Dr. Jorge Riera obtained a B.S. in Physics at the University of Havana in 1988. During 1995-1998, he was selected “Junior Associate” of the International Centre for Theoretical Physics, Trieste (Italy), where he completed the required credits for a master degree in biophysics. In 1999, he received the Ph.D. degree in Physics from the University of Havana with a dissertation entitled, “Brain Electric Tomography: the Solution of EEG/MEG Forward and Inverse Problems based on a New Approach.” Part of his Ph.D. thesis was completed at the Pitie-Salpetriere Hospital in Paris. Dr. Riera’s first postdoctoral term was at RIKEN Brain Science Institute (Japan), where he developed mathematical methods to study deep brain sources from single-trial magnetoencephalography (MEG). His second postdoctoral term was at Tohoku University (Japan), where he worked on the elucidation of the physiological foundations of functional magnetic resonance imaging (fMRI) and near infrared spectroscopy (NIRS) data. In 2004, he was appointed associate professor in Tohoku University. Dr. Riera’s main scientific interest is to develop method for the integration of neuroimaging multimodalities based on modeling mesoscopic phenomena in the cerebral cortex. With a substantial start-up package, Dr. Riera recruited a multidisciplinary group of researchers and acquired avant-garde equipment for functional neuroimaging in small animals (e.g., 7T Bruker Pharmanscan, high-density electrophysiological systems and multiphoton microscopy). From 2006-2011, his research was extensively funded by the Japan Society for the Promotion of Science, the Telecommunications Advancement Organization of Japan and the Japan Science and Technology agency. In 2011, he joined Florida International University (FIU), first as Visiting Professor and later (June 2012) as Associate Professor of the Department of Biomedical Engineering. For the past ~8 years he has directed the Neuronal Mass Dynamics (NMD) lab. He has also been appointed by the Honor College, the Herbert Wertheim College of Medicine and the STEM Transformation Institute. Dr. Riera’s research is focused on developing strategies to integrate different modalities of brain imaging for the understanding of multicellular signaling in the neocortex. His early work has been essential to understand the mechanisms of genesis of EEG and fMRI-BOLD signals in the brain. Based first on data from humans and later from rodents, his team has developed biophysical models of cortical microcircuits and neurovascular/metabolic coupling. These models underlie US-patented methods to study multi-scale cellular dynamics using brain imaging and electrophysiological techniques. Of particular interest is the development of pre-clinical rodent models to study epilepsy, migraine and dementia by means of brain mapping. Dr. Riera has been working with the Nicklaus Children Hospital and the Miller School Medicine at UM for the translation of his animal studies into clinical practice to improve surgical outcomes in epilepsy. In his laboratory, two groundbreaking techniques have been developed in collaboration with and commercialized by industrial partners: a) an EEG mini-cap (Cortech Solution) and b) a 3D microelectrode array (Neuronexus Tech.). Dr. Riera’s work at FIU has been funded by NSF and NIH.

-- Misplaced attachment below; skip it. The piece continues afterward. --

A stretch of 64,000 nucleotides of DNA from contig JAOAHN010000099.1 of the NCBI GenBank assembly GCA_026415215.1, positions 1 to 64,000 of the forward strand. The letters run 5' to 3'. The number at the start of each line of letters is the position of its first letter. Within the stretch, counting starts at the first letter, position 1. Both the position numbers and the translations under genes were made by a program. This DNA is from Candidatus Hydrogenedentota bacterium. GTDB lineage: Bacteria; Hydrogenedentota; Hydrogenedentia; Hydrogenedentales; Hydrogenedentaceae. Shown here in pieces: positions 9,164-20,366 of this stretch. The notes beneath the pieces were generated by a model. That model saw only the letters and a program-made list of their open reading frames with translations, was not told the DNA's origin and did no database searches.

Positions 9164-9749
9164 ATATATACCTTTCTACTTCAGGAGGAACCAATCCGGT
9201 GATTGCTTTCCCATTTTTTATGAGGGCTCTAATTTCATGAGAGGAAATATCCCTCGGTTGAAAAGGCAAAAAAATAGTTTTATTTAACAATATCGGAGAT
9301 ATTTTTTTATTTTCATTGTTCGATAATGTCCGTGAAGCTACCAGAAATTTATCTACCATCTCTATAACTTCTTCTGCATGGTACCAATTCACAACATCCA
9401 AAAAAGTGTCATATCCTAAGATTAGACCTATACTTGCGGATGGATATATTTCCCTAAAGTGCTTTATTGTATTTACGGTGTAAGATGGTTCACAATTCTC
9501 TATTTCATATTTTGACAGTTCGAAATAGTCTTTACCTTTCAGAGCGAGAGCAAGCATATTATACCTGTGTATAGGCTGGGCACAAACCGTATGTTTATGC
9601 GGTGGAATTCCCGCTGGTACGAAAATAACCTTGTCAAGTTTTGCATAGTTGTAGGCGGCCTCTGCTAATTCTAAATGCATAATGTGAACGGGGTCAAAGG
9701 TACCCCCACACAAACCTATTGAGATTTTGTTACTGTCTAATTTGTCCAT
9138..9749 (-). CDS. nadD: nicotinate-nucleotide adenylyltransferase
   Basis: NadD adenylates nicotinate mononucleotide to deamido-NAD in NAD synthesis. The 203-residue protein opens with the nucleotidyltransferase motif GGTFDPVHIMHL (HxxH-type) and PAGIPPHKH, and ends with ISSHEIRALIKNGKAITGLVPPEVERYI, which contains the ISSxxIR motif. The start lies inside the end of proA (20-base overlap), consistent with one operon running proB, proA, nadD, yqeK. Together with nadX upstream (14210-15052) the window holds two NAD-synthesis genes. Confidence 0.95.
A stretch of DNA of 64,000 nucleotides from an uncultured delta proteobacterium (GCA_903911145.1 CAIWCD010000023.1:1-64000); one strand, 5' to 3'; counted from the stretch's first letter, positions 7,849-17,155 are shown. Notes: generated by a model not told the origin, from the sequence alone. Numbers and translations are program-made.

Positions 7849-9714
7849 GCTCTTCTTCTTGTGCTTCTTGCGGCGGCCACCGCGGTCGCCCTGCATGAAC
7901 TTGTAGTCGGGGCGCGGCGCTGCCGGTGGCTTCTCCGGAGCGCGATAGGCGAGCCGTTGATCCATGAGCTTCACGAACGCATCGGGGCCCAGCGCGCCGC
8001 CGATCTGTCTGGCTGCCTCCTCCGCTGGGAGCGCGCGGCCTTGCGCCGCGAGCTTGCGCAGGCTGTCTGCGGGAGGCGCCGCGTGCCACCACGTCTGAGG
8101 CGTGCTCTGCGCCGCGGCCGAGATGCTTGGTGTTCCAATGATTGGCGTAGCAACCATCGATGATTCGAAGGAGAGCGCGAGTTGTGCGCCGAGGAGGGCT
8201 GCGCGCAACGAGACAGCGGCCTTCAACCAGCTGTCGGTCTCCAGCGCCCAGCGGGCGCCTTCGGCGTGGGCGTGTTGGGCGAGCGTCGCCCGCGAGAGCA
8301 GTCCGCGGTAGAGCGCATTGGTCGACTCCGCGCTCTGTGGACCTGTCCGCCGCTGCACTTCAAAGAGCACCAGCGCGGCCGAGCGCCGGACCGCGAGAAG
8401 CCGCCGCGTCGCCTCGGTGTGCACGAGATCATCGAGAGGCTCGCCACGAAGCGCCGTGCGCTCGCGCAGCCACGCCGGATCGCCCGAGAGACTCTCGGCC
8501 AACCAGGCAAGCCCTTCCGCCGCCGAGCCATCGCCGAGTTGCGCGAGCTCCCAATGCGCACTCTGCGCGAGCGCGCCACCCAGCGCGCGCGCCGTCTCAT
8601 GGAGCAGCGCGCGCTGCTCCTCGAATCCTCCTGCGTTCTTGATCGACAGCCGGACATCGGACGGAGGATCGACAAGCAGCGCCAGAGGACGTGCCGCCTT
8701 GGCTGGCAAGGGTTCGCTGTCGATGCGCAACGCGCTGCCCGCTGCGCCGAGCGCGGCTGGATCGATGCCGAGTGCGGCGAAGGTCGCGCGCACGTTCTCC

“My research delves into understanding the role of calcium signaling in astrocytes and their contribution to various neuroinflammatory disorders in the brain. The study of astrocytes can be critical in understanding the dynamics of how sustained neuroinflammation can negatively affect the astro-neuro-vascular environment.”